spot" and watch the half-hour video explaining this in much greater
detail.We American's just TALK about freedom, we don't
really want it for ourselves or our children. Your response to the above video
will prove my point.
I'm not sure if this is "radical" but I think if class sizes were
smaller that the students would do better...
The editorial board said that money is not an issue. I disagree. Money is an
issue. If it wasn't, then the per pupil spending would be $1 per student.
The question should be: At what point does money no longer become the issue?
In Utah, I believe that money has become an issue. When many teachers have
classes of 40+ students, something is wrong. When class sizes reach a certain
point, it becomes crowd control, not teaching. When teachers only have class
sets of reading material(novels texts, etc), obviously money is an issue. When
teachers do not have access to technology, money is an issue. Utah is expected
to be below Puerto Rico (a 3rd world U.S. protectorate) in student spending in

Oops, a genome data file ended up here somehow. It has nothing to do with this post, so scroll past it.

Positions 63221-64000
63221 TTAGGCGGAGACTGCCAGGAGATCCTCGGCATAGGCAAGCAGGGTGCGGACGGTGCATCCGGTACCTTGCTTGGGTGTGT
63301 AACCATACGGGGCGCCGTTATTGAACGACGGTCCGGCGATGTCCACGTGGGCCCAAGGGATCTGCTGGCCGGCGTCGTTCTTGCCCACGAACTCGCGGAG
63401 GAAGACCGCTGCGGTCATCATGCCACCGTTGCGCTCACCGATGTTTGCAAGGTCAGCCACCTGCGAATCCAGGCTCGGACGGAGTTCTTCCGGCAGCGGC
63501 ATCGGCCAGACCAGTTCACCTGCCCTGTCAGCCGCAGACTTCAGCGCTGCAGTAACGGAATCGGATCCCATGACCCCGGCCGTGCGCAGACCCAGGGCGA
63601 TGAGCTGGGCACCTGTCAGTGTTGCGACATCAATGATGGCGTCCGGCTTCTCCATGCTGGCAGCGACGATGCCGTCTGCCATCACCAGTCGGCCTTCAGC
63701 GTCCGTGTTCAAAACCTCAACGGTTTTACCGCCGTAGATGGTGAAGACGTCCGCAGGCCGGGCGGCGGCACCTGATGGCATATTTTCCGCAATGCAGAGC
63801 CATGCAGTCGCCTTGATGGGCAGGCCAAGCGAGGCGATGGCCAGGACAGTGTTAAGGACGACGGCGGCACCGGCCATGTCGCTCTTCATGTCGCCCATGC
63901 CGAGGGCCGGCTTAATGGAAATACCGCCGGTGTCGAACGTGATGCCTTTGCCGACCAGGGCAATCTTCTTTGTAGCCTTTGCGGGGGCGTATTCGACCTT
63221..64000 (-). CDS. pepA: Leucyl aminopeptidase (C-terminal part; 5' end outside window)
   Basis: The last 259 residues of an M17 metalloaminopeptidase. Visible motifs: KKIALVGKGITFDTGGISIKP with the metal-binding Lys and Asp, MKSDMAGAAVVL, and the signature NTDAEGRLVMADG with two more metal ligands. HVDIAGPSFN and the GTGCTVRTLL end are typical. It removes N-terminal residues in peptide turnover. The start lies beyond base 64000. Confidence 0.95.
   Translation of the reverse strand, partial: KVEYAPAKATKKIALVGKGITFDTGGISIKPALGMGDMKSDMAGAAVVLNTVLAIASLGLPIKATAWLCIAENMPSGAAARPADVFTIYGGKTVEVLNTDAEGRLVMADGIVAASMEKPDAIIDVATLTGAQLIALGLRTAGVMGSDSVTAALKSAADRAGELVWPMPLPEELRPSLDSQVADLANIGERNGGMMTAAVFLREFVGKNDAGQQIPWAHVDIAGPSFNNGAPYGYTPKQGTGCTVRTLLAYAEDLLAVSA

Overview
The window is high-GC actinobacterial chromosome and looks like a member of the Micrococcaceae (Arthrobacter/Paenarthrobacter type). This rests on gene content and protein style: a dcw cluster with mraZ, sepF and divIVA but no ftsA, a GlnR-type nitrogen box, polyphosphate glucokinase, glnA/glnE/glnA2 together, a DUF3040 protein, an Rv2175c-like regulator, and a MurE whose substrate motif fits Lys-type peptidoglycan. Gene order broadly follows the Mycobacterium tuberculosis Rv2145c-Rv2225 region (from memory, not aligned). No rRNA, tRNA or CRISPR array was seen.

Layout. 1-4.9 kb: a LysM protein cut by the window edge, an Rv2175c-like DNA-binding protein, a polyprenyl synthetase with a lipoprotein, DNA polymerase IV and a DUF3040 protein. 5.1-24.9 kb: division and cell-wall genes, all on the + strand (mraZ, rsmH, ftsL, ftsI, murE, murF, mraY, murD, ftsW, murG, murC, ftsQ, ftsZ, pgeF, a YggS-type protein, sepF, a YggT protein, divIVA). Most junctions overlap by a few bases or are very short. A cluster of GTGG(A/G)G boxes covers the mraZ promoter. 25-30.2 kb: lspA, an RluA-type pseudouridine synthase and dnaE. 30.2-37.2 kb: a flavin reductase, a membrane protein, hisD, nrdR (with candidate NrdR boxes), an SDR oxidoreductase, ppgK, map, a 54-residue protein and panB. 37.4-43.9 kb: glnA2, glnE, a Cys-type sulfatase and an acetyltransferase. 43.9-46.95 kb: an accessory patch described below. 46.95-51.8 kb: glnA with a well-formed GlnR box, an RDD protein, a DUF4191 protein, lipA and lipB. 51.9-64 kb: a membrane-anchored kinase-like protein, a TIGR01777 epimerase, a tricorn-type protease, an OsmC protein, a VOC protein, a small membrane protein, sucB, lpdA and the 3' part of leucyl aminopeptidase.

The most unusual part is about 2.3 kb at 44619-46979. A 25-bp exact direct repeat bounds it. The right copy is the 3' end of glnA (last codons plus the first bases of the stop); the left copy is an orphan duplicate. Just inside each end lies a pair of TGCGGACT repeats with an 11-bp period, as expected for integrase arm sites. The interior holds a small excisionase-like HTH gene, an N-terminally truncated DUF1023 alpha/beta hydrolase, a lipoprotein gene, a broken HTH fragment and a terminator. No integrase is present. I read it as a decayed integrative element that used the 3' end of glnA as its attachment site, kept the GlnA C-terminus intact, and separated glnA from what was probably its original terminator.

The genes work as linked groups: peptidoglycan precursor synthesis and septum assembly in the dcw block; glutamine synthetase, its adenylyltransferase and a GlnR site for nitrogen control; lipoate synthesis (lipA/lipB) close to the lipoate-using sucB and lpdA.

the coming years, and that is downright scary and it signifies that money is an
issue. I do agree that we need need radical thinking to solve
education problems in Utah, but the best radical thought in Utah would be to
provide more money to education. That is such a radical notion, that the state
will never do it, and the editorial board will trivialize it.
Owl,No doubt there are plenty of examples (private and public) where
there has been little ROI. But there is certainly a correlation between
investment and outcomes. Don't believe it? Then cut the funding to zero -
if there is NO correlation, you will get the same results as now, right? Of
course not. So we know there is a correlation. But that correlation is
loose.To make valid comparisons we need to look at similar states